Deleting files doesn't free disk space

During work to improve BleachBit's method of wiping free disk space, I noticed a relatively obscure way in which deleted files do not fully free the disk space they occupied. The process is basically to create an empty partition, fill it with 2000 files each 4096 bytes each, and then delete the files. If the files are in the root of the partition, then the file system keeps 45 more blocks allocated. If the 2000 files are created in a sub directory that is deleted after the 2000 files are deleted, then all the used blocks are freed.

The following code demonstrates the issue.

#uncomment ONE of the TWO following lines
echo "********* initializing"
rm /tmp/fs.ext3
mkdir /tmp/mountpoint
dd if=/dev/zero of=/tmp/fs.ext3 bs=1M count=10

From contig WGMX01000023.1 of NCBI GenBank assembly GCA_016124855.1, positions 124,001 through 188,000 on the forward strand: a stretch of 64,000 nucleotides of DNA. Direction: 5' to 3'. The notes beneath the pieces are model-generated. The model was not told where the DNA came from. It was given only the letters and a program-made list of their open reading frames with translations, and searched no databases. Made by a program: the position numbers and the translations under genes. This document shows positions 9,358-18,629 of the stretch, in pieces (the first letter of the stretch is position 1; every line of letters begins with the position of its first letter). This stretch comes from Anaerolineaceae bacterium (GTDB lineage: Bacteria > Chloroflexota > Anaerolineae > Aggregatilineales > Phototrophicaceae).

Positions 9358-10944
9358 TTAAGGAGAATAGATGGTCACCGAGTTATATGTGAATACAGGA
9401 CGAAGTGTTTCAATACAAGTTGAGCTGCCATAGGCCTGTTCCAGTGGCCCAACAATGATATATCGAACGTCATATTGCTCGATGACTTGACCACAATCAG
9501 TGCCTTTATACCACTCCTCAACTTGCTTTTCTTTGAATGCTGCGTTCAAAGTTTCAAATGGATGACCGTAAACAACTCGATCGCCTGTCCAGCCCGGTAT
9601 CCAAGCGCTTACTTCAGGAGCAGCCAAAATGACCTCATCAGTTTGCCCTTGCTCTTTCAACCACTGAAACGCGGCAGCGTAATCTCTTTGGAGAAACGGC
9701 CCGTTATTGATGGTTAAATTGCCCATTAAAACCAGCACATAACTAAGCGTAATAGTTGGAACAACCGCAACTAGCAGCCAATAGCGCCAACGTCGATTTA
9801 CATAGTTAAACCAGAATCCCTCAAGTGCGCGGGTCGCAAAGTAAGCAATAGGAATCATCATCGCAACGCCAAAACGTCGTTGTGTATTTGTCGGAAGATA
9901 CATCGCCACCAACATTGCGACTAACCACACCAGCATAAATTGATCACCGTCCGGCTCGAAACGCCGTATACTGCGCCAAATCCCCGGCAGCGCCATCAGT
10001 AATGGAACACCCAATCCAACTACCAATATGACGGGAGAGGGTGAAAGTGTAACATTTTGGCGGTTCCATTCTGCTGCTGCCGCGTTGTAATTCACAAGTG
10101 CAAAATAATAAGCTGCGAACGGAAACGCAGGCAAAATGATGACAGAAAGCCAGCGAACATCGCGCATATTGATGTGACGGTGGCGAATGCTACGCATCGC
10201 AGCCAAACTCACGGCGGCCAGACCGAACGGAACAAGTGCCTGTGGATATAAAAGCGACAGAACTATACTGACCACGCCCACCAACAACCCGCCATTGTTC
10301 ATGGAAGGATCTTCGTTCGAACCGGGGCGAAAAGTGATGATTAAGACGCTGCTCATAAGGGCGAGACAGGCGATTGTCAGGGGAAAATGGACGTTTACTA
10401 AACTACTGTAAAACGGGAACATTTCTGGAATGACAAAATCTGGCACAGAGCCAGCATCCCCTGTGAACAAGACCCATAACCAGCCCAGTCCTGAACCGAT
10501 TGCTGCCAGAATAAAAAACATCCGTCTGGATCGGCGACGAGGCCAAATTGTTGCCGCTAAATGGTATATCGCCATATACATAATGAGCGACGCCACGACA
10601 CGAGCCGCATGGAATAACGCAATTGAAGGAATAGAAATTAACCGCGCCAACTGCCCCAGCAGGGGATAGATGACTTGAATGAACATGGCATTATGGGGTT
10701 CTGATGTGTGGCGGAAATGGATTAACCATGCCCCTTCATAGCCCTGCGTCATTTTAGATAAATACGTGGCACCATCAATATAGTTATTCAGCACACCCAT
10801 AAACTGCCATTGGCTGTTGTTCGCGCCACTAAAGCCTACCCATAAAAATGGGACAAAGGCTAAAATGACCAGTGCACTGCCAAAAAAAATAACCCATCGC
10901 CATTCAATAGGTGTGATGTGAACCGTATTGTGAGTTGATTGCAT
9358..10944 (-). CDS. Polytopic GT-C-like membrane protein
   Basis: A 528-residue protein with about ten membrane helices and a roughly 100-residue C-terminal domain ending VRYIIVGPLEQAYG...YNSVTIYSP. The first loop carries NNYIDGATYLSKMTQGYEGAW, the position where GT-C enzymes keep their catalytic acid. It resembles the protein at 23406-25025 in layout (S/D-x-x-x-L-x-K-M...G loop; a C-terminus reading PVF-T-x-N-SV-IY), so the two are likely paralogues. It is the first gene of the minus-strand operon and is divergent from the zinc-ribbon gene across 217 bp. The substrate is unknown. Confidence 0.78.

mkfs.ext3 -F /tmp/fs.ext3
sudo mount -o loop /tmp/fs.ext3 /tmp/mountpoint
df /tmp/mountpoint
df -i /tmp/mountpoint
du /tmp/mountpoint
echo "********* creating many small files"
mkdir /tmp/mountpoint/${SUB}
for i in {1..2000}; do dd if=/dev/zero of=/tmp/mountpoint/${SUB}file$i bs=1K count=4 &>/dev/null; done
df /tmp/mountpoint
df -i /tmp/mountpoint
du /tmp/mountpoint
echo "******** cleaning"
for i in {1..2000}; do rm /tmp/mountpoint/${SUB}file$i ; done
rmdir /tmp/mountpoint/sub
df /tmp/mountpoint
df -i /tmp/mountpoint
du /tmp/mountpoint
echo "******** unmount"
sudo umount /tmp/mountpoint
dumpe2fs /tmp/fs.ext3

In both cases, the file system starts with 1121 used blocks. In both cases creating the files results in the use of 9166-9167 blocks. After deleting the files from the root folder, the file system uses 1116 blocks, while after deleting the files from the subdirectory, the file system uses 1121 blocks.

Unmounting and remounting the file system (simulating a reboot) does not affect the used blocks.

This was tested with Ubuntu 13.04, Linux 3.8, and ext3.

By the way, another reason deleting a file may not free its space is if an active process has it open: use the lsof program to find the process or simply reboot. Of course, you should also check the trash can or run BleachBit to clean the trash and other disk space hogs.